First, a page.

Wednesday, 6 November 2013

Scotland trip, October 2013

Well we've been back in Bolton almost two weeks having spent an unexpectedly warm and sunny month in Scotland, mostly Skye.

We took our time getting there because of my slipped is improving but we didn't want me to be sitting in one position for hours and undoing the improvements so far.

First stop was a night in Clitheroe....not far from home at all but we wanted to visit an outdoor shop there and also to sample the sausages from this emporium. If ever your travels take you to or near Clitheroe, it's well worth buying some...the hardest bit is choosing. We had 4 of three different varieties, a kilo in all, delicious and froze well.

Derwent Water

Next we had a couple of nights in Keswick where I cycled for the first time since hurting my back.....only round the campsite a couple of times and just to see if I could without too much pain. All went well with no after effects. We had a pleasant dog walk around part of Derwent Water. To get to the other side we used the water bus, shortly after it set off the man in the seat behind us got his Y-fronts in a twist about the dogs as they sneaked under our seat, (he was eating toblerone), shouting "Get your dogs away from me, I hate animals!" Honestly...what's not to like about these two vicious beasts?

Too hot to handle?

Next stop was a wet night by Loch Lomond, we had been a bit concerned about there being a space free at the campsite there as Keswick was very busy so we booked ahead but we needn't have worried, it was almost deserted. Onwards then to Fort George for a couple of nights "wild camping" on a beach. We looked around the Fort the next day and had an excellent lunch in their cafe, it was very interesting and reminded us of the Vauban fortifications that we have seen in France.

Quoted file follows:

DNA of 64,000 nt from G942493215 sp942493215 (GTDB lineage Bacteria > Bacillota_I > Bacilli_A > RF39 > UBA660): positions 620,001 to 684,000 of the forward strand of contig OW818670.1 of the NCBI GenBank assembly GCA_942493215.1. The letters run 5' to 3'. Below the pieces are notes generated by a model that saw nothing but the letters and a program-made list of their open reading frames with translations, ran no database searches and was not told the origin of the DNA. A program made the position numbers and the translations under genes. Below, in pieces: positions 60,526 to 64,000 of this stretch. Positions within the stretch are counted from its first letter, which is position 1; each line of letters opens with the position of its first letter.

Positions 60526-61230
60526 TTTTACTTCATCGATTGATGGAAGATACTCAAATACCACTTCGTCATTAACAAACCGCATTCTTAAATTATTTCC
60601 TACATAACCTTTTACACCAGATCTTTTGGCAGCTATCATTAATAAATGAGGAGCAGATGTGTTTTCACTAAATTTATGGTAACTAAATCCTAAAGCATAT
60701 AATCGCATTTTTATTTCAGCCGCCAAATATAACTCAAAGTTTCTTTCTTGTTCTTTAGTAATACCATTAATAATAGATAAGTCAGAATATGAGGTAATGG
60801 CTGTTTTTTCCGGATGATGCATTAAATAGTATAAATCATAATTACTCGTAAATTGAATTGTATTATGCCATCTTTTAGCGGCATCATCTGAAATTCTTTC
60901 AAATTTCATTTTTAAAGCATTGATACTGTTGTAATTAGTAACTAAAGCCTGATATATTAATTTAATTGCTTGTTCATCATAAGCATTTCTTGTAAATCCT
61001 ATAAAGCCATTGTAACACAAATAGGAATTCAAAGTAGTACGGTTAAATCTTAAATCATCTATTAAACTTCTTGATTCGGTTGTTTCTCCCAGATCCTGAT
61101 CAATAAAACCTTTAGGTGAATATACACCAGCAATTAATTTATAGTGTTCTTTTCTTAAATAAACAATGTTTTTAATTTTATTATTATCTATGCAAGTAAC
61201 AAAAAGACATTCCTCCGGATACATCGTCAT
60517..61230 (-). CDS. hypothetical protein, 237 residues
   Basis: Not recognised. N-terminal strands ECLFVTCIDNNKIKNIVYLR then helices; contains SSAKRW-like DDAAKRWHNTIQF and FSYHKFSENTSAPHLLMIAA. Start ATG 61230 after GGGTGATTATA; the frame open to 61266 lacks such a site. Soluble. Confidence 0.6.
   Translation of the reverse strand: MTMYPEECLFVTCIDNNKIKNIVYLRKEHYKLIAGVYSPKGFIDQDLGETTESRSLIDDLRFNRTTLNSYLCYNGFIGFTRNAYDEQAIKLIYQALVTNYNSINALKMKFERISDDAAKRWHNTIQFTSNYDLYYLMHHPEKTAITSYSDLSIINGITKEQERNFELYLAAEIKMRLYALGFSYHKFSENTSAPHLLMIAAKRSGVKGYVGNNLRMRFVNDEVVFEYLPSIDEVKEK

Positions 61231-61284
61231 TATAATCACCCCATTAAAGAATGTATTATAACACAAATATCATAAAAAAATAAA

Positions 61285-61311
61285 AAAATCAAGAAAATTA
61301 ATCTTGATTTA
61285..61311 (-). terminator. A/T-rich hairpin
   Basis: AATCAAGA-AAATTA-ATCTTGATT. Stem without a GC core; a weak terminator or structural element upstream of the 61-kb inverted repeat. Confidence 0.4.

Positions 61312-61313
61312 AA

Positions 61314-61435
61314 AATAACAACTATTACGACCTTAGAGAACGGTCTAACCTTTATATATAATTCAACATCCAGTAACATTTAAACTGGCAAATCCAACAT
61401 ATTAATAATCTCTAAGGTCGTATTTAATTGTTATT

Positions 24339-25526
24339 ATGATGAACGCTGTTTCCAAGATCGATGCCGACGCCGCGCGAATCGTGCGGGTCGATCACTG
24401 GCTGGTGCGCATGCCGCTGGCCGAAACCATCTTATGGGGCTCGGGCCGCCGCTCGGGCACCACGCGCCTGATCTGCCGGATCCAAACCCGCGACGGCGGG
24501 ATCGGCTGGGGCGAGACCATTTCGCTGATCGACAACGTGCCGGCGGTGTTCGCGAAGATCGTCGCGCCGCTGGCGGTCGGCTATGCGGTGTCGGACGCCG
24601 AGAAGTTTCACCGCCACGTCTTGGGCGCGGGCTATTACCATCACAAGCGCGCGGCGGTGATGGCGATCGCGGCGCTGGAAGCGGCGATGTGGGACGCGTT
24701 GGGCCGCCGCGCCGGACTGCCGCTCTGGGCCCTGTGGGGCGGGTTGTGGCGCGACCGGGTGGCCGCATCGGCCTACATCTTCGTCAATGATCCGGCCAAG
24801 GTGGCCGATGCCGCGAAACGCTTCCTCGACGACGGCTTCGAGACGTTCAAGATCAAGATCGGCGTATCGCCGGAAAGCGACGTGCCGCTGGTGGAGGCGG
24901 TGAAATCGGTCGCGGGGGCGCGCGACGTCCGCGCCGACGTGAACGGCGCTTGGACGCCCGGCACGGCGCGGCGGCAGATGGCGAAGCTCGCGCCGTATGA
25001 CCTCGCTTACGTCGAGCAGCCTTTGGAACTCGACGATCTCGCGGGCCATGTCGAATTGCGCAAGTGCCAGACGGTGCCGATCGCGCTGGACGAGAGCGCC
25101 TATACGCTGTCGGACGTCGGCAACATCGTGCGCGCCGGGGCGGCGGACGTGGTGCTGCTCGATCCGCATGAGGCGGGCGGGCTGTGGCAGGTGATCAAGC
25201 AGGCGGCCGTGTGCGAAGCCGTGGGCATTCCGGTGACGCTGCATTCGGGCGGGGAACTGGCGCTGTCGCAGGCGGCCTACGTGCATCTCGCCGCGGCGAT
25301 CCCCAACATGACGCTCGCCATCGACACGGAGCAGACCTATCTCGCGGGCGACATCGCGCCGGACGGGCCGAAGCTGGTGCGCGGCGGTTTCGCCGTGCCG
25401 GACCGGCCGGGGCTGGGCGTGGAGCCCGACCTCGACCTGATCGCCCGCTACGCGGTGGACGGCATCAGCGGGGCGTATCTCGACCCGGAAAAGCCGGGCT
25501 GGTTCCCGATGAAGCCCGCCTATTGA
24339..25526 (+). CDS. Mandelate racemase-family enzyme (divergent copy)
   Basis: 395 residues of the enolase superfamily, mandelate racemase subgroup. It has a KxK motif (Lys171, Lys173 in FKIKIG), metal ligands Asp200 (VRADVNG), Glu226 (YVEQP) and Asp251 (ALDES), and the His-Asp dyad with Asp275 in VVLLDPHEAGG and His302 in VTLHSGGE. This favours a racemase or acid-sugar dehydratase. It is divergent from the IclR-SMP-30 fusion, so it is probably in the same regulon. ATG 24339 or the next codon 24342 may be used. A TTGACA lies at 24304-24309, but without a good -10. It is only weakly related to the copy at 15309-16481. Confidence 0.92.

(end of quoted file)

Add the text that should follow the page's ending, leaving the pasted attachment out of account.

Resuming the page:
The river Saone at Auxonne? NOOOO
Fort George, Moray Firth!

Next stop was just across the Moray Firth to Rosemarkie where we spent three nights on a lovely campsite on the beach just a short cycle ride from Chanory Point . We did see dolphins but not as spectacularly as shown in the link. Dog walking was good here too being right on the beach.

After another wild camping spot near Acnasheen we finally crossed the bridge to Skye....last time I came (40 years ago) there was no bridge. It was extremely windy and lashing down with rain but we had no difficulty crossing even though the sign said the bridge was closed to high sided vehicles...did that mean us? There was no barrier to indicate "high sidedness" so over we went!

We stocked up with supplies in a splendid Co-op in Broadford and then headed out on a single track road towards Elgol where we had magnificent views of the Cuillins. We decided to avail ourselves of a boat trip the next day to the lonely Loch Coruisk.  

Loch Coruisk, only accessible by boat or a VERY long walk,
that's me in the left hand corner!

We had an hour and a half on land, Nigel hot-footed it over some wobbly stepping stones where the loch meets the sea for the best photography shots, I stayed on the landward side. Walking on the gabbro, the plutonic rock of molten magma of which the Cuillins are formed is amazing....even wet and green with slime it is incredibly grippy to walk on. It is a beautiful and remote location,  although we were with 30 or so other tourists, everyone soon split up walking at their own pace so it was quiet, peaceful and atmospheric. We saw a golden eagle soaring above the mountains and another small bird of prey attacking some hooded crows but we weren't sure what it was.

Bella Jane moves a bit faster than Liberté!

Other high points in our Skye trip are outlined below with photographs rather than a day to day account of our wanderings which could get exceedingly boring for any of you who have read so far...........